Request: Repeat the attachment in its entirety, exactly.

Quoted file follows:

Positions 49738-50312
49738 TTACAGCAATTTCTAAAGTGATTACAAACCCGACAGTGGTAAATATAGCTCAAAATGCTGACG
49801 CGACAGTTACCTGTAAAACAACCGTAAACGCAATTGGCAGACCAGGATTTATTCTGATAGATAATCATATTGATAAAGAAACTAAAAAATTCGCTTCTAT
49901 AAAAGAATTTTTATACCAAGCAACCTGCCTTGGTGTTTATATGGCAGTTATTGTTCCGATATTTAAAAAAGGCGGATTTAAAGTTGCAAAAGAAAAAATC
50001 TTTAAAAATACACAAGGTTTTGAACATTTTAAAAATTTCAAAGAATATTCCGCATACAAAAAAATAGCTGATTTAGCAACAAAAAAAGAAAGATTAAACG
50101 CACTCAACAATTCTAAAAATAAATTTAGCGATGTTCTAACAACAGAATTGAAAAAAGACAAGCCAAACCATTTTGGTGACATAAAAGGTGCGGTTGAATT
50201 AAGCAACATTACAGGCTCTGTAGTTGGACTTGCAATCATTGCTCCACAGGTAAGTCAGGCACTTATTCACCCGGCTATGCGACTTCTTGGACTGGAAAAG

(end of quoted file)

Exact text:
Positions 49738-50312
49738 TTACAGCAATTTCTAAAGTGATTACAAACCCGACAGTGGTAAATATAGCTCAAAATGCTGACG
49801 CGACAGTTACCTGTAAAACAACCGTAAACGCAATTGGCAGACCAGGATTTATTCTGATAGATAATCATATTGATAAAGAAACTAAAAAATTCGCTTCTAT
49901 AAAAGAATTTTTATACCAAGCAACCTGCCTTGGTGTTTATATGGCAGTTATTGTTCCGATATTTAAAAAAGGCGGATTTAAAGTTGCAAAAGAAAAAATC
50001 TTTAAAAATACACAAGGTTTTGAACATTTTAAAAATTTCAAAGAATATTCCGCATACAAAAAAATAGCTGATTTAGCAACAAAAAAAGAAAGATTAAACG
50101 CACTCAACAATTCTAAAAATAAATTTAGCGATGTTCTAACAACAGAATTGAAAAAAGACAAGCCAAACCATTTTGGTGACATAAAAGGTGCGGTTGAATT
50201 AAGCAACATTACAGGCTCTGTAGTTGGACTTGCAATCATTGCTCCACAGGTAAGTCAGGCACTTATTCACCCGGCTATGCGACTTCTTGGACTGGAAAAG